- All different types of data may ultimately boil down to a string of zeroes and ones, but health IT and clinical analytics systems must work with data in its more complex forms. With layers of code and unexpected proprietary quirks that make interoperability and large-scale number-crunching a difficult proposition, healthcare organizations have a long journey to make before interoperability becomes a reality. While predictive analytics that can accurately and effectively warn providers of expensive or dangerous events is the goal of most healthcare systems, why does gathering and leveraging the right data at the right time continue to be a challenge?
“People will say they’re doing predictive analytics, but it’s important to know where those analytics are derived from,” says Justin Lanning, Senior Vice President and Managing Director of Analytics at Xerox Healthcare Provider Services. “Many are actually using retrospective claims data to predict the future while others are using more recent data sources and others still are using real-time data.”
Each of these analytics strategies has its merits, and organizations often have to choose their methods based on the attached price tag. But real-time data analytics, based on a constant feed of information from EHRs, lab tests, bedside monitors, and other sources, can provide the deepest insight into both a hospital’s processes as well as an individual patient’s status, risk, and outcomes.
“Through some of the new government regulatory reimbursement programs, hospitals today don’t know for about 18 months to two years past their performance how their current and past performance is truly going to impact their reimbursement,” Lanning explains. “So even though someone could say, ‘Hey, we really improved this area of metrics, and we feel really good about it,’ it could be that every other hospital in the nation did the exact same thing, too. So you really didn’t actually gain any ground on that, and possibly you even lost some ground.”
“So it helps you be more targeted month to month if you use real-time data as part of these analytics. It’s much better than operating for a year, improving all your metrics, but having absolutely no idea where that’s going to land you. That has major financial implications and quality implications.”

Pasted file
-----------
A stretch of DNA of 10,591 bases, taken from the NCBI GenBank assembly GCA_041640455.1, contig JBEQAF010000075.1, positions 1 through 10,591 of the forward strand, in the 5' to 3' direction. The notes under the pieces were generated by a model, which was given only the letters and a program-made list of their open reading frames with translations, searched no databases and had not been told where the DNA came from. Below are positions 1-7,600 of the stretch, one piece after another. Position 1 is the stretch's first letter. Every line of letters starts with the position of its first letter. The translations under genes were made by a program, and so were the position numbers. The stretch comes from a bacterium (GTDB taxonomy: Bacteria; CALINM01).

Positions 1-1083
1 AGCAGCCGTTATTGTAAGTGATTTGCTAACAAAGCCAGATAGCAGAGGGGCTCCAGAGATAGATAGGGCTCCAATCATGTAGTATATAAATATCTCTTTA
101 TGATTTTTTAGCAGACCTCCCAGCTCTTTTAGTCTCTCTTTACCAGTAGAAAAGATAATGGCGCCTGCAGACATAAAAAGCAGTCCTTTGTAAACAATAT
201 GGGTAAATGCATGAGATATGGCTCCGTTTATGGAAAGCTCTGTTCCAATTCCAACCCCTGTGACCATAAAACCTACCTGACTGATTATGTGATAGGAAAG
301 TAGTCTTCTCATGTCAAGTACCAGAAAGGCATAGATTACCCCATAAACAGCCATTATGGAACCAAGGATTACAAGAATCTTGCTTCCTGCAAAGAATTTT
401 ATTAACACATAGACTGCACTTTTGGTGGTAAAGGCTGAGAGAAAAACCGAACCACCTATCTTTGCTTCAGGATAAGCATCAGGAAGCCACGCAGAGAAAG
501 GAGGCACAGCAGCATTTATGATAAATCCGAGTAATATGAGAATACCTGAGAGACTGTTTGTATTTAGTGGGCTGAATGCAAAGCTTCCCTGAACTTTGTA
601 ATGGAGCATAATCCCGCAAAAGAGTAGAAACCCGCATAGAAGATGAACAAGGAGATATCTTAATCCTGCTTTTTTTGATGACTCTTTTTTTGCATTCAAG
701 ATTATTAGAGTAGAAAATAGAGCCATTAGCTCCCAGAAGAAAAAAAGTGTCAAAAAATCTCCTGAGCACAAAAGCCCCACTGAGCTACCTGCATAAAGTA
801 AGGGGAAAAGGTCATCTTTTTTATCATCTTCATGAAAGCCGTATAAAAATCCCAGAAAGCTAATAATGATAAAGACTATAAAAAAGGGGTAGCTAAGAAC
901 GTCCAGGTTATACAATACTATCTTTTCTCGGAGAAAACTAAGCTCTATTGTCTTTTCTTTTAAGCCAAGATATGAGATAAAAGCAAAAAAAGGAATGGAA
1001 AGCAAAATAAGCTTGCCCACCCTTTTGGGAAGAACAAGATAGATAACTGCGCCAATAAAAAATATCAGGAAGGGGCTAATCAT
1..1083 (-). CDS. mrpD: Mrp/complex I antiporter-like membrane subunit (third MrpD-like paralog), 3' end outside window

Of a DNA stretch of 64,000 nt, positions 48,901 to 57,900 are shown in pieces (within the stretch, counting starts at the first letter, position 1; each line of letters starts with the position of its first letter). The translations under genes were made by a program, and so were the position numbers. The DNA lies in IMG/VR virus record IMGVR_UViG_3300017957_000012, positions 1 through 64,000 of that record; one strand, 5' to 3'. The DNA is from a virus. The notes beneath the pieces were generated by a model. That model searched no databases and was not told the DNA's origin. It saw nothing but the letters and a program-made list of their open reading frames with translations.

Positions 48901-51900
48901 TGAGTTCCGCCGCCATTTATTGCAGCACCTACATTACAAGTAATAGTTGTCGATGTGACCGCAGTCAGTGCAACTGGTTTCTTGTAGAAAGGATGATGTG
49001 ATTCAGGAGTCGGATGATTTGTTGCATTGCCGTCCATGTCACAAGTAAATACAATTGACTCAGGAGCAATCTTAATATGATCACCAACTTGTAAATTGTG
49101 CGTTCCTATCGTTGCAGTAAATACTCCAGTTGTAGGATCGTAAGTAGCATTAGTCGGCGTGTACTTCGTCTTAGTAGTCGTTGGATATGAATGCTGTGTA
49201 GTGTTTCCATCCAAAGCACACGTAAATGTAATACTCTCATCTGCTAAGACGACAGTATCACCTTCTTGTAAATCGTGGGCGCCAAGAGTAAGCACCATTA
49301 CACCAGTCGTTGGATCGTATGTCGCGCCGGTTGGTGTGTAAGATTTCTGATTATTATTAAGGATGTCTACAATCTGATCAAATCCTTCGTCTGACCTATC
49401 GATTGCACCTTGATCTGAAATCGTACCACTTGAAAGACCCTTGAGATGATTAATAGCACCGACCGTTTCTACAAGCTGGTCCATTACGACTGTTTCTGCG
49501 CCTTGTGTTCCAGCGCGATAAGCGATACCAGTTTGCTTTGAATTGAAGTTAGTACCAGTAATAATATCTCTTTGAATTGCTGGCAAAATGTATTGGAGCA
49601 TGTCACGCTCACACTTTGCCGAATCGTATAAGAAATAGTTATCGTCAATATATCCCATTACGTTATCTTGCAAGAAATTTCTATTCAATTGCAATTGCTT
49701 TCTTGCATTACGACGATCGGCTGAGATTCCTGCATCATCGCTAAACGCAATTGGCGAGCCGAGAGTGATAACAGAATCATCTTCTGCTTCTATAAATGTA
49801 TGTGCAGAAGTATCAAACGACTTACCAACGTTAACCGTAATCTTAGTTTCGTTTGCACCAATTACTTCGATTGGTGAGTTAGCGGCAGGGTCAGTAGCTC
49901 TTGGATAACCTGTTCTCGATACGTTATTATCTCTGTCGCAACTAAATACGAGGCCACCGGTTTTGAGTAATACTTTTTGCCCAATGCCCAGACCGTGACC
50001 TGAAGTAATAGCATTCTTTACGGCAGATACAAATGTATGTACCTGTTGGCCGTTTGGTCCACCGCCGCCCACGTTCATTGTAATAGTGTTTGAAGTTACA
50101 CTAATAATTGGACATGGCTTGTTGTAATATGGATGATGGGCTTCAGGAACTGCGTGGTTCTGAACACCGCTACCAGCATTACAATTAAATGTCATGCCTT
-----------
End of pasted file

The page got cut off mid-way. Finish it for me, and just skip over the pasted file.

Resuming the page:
“And then to contrast that, there’s the ability to use real-time data to know when certain vitals have changed and correlate that with lab values and the history of a particular patient so we can see if that patient is highly likely to be heading towards a septic or other type of event, and alert the provider ahead of time,” he added.
Developing a stream of real-time data that works together to create these rich portraits of performance is not an easy task, however. As the industry struggles to adopt data standards that encourage health information sharing and break down data silos, providers must contend with the fact that not all systems wish to talk to each other just yet. Interoperability may be the zeitgeist of the modern health IT industry, but market forces and a fragmented patchwork of old and new technologies make real-time predictive analytics a significant challenge.
“We’ve found that there are a number of finicky characteristics of each of the EHRs and how they treat data,” Lanning says. “It’s one thing to say, ‘Hey, I wish you were all interoperable.’ That’s a big thing right now. But interoperability also needs to come with an understanding of how these different things are built.”
“If one EHR sends us a piece of data, we might know that the way they date and timestamp their data is different than this other EHR, and another one and another one. Maybe it’s stamped differently based on when someone opens a window as opposed to when they click ‘save.’ When you’ve got time-driven analytics, you have to know all that stuff, too. So it’s one thing to say that if we had real smooth interoperability, that all the data would come over, but it requires that attention to these little details you might not think about.”
Those details may be one reason why healthcare leaders are frustrated by the inability of analytics to evolve quickly enough to answer the pressing questions of the day. Understanding these differences in underlying data structure is crucial for healthcare organizations looking to harmonize multiple systems to create the possibility of robust data analytics. As interoperability projects move forward, however, and vendors continue to adopt wider standards that encourage data exchange, the health IT community may eventually come to a consensus about how to build predictive analytics into products and services provide real-time insights to the bedside.